The narrative technique and the tone are both under the umbrella of the book's writing style. And, since this is basically an unedited manuscript, what we have here is pure, unadulterated, Harper Lee. This isn't a Harper Lee cocktail. This is Harper Lee, straight (or maybe on the rocks)—for better and for worse.
The book is raw and even stream of consciousness at times. It flatly describes feelings, like, "She thought she was dying and she began to scream" (9.8) after the revelation of Atticus. The feelings are so sharp and painful, we have to wonder if Harper Lee is writing a semi-autobiographical narrative.
In fact, some chapters are almost entirely dialogue, as if she has a tape recorder taping her life.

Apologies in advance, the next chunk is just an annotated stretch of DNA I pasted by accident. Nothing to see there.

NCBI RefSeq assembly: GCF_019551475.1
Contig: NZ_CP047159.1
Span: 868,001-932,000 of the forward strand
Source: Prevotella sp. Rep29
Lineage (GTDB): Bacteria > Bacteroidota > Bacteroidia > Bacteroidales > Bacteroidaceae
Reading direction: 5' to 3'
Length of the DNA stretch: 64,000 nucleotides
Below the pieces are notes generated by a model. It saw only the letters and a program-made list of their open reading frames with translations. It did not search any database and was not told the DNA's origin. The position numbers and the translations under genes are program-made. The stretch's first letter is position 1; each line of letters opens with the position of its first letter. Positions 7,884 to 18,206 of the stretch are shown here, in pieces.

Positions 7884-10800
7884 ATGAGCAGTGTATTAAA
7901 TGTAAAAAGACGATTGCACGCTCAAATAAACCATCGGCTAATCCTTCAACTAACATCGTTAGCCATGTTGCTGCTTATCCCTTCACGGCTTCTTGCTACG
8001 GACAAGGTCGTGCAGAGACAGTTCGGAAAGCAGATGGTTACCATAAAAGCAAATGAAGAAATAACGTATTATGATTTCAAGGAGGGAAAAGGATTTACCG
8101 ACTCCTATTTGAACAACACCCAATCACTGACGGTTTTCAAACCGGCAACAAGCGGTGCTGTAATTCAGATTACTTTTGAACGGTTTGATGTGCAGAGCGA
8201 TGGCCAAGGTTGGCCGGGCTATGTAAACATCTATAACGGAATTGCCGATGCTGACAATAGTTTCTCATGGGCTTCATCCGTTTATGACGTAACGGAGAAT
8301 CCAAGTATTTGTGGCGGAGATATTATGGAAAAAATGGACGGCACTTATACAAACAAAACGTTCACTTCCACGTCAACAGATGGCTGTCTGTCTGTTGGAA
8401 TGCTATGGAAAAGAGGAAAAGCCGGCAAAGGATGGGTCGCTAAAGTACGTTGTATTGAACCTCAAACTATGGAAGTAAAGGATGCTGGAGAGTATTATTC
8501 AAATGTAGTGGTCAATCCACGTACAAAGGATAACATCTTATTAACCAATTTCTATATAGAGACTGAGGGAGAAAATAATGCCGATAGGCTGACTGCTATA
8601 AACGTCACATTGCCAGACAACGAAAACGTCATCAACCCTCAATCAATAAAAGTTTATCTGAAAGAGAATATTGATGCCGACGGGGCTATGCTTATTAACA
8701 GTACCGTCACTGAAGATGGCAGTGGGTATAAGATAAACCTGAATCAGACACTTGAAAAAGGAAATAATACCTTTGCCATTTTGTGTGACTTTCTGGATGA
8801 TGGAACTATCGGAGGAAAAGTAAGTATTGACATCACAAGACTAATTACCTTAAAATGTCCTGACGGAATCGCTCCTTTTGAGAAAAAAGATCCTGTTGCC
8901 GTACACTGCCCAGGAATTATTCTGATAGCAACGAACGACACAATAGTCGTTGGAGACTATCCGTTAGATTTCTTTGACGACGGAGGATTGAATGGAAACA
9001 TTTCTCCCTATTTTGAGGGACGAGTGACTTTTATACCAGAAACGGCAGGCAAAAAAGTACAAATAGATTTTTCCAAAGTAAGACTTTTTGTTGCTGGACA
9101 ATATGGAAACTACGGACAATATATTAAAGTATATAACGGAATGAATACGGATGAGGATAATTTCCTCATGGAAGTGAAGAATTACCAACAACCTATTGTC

Some of the writing is long-winded. This foreshadowing at the beginning of Chapter 8 is a good example:
With the same suddenness that a barbarous boy yanks the larva of an ant lion from its hole to leave it struggling in the sun, Jean Louise was snatched from her quiet realm and left alone to protect her sensitive epidermis as best she could, on a humid Sunday afternoon at precisely 2:28 p.m. (8.1)
That's a loooong way of saying, "we have a bad feeling about this."
But flaws aside, Go Set a Watchman is a fascinating look into the brain of this famous—and famously reclusive—author. If To Kill a Mockingbird is an atom, Watchman is its nucleus.